Marinette Marine Corporation, a division of Manitowoc Marine Group
, is scheduled to launch the U.S. Coast Guard Cutter Hollyhock (WLB-214) on Saturday, January 25, at its shipyard located on the Menominee River in Marinette, Wis.
The Hollyhock is the fourteenth ship in a series of sixteen Juniper
Class seagoing buoy tenders being built by Marinette Marine Corporation.
The main responsibility of these vessels is to service and maintain the
largest buoys in the Coast Guard inventory of more than 50,000 aids to
navigation. In addition, this fleet of multi-mission vessels is also
capable of performing search and rescue, law enforcement, pollution
response, and domestic ice-breaking duties.
Hollyhock's launch ceremony will begin at 10:00 am Central Standard
Time. The Honorable Candice Miller, U.S. House of Representatives, will
deliver the keynote speech and serve as sponsor of the highly
sophisticated vessel. As the sponsor, Miller will christen the
Hollyhock by breaking a bottle of champagne across its bow, triggering a
spectacular side launch of the vessel into the Menominee River.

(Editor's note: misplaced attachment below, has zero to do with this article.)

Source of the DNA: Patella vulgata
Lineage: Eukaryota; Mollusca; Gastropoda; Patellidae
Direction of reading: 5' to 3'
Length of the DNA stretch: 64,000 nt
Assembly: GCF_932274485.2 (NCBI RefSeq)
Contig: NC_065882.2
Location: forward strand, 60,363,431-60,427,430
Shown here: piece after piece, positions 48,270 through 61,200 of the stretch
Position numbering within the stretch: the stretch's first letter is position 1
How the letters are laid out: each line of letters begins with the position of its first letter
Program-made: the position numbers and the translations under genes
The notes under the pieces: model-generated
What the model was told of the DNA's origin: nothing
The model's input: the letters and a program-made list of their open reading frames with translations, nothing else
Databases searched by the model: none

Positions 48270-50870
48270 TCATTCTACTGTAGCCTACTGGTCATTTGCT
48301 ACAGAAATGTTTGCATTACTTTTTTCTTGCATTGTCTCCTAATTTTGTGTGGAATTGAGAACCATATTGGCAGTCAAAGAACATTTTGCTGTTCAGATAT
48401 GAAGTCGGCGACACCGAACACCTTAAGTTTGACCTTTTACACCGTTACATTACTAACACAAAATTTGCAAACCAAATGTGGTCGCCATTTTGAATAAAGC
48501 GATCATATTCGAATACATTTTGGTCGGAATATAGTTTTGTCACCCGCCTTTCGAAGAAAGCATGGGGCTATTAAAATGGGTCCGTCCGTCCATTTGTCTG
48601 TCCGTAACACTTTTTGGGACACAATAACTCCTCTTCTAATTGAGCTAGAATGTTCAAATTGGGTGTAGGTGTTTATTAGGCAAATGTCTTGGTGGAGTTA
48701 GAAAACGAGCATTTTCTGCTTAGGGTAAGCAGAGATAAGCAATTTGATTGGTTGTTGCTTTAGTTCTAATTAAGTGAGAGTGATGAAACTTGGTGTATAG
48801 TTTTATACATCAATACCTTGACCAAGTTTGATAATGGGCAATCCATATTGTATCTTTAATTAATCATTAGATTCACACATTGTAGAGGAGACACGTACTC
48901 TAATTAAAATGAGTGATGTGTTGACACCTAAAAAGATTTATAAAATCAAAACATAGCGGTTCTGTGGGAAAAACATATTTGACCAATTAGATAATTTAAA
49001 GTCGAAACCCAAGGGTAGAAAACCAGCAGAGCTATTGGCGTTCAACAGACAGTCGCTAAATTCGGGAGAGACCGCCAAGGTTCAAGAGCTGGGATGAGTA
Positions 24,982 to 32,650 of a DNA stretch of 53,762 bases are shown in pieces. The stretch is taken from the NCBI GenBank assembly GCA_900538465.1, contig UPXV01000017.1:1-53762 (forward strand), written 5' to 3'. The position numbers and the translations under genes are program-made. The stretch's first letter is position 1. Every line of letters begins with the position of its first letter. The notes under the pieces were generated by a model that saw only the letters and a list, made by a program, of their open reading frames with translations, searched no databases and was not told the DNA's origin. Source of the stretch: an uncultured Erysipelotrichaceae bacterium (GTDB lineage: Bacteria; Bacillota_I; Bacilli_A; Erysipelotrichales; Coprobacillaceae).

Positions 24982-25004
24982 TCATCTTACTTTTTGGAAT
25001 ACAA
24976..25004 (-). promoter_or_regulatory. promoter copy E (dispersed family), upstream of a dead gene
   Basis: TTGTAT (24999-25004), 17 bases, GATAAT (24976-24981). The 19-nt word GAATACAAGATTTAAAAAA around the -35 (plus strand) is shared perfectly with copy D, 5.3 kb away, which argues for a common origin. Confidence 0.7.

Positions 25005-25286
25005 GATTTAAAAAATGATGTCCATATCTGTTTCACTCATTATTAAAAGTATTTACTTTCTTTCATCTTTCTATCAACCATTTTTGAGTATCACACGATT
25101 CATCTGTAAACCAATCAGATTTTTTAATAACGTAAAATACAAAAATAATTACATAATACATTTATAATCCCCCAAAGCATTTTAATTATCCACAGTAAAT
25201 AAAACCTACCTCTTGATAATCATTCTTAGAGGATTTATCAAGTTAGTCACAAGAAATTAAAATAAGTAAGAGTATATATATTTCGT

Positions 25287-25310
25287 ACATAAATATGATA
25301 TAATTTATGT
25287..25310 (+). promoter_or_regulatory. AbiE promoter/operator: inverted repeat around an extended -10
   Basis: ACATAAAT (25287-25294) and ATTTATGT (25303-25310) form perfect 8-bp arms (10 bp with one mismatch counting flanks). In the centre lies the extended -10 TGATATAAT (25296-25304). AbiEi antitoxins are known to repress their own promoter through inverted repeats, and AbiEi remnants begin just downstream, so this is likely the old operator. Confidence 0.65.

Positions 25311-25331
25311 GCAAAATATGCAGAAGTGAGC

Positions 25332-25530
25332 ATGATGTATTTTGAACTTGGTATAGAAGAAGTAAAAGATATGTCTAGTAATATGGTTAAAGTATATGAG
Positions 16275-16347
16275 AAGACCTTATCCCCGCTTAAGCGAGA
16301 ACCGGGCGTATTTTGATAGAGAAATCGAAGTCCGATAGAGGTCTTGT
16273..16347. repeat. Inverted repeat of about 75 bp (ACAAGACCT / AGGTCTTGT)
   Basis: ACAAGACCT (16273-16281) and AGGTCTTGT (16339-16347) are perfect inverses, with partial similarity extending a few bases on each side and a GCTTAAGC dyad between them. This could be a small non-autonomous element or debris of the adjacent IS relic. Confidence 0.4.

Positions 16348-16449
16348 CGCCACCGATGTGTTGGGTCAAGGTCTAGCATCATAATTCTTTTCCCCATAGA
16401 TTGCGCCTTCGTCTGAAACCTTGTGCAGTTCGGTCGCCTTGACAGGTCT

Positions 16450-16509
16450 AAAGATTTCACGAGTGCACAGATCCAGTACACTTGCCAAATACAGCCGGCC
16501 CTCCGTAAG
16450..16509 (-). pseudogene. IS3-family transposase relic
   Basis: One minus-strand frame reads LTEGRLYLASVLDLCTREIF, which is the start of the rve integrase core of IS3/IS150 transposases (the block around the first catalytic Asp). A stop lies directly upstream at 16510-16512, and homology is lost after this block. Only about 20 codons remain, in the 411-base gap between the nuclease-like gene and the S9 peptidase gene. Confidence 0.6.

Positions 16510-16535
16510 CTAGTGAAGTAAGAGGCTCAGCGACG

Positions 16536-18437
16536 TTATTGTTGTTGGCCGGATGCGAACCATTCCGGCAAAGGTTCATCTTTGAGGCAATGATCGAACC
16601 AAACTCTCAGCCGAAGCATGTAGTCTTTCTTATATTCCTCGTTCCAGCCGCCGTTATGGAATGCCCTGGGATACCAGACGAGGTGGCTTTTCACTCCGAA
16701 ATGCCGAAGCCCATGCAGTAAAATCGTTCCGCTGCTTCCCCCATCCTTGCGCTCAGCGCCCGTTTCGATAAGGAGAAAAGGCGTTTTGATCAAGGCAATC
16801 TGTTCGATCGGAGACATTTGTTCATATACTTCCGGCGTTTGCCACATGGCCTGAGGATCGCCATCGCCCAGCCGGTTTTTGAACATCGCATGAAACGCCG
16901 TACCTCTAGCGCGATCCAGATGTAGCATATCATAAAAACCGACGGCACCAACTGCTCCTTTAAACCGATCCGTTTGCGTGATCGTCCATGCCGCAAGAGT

The USCGC Hollyhock is a 225-ft. seagoing buoy tender that
from Port Huron, Michigan, under the command of Lt. Michael McBrady.
Featuring a complement of six officers and 34 enlisted personnel,
Hollyhock is scheduled to be delivered in September 2003, joining her
sister cutters that are currently operating in the Atlantic Ocean, the
Pacific Ocean, and the Gulf of Mexico.
Each buoy tender in the Juniper series is named after a previously
distinguished buoy tender. The newest USCGC Hollyhock honors a Coast
Guard cutter that served the United States from 1937 through 1982. The
original Hollyhock was launched at DeFoe Boat and Motorworks in Bay
City, Mich., on March 25, 1937. Initially operating as part of the
fleet serving the U.S. Lighthouse Service, Hollyhock joined the Coast
Guard's fleet in 1939 after the Lighthouse Service became part of the
Coast Guard's organization. Following 45 years of distinguished service,
the Hollyhock was decommissioned on March 31, 1982.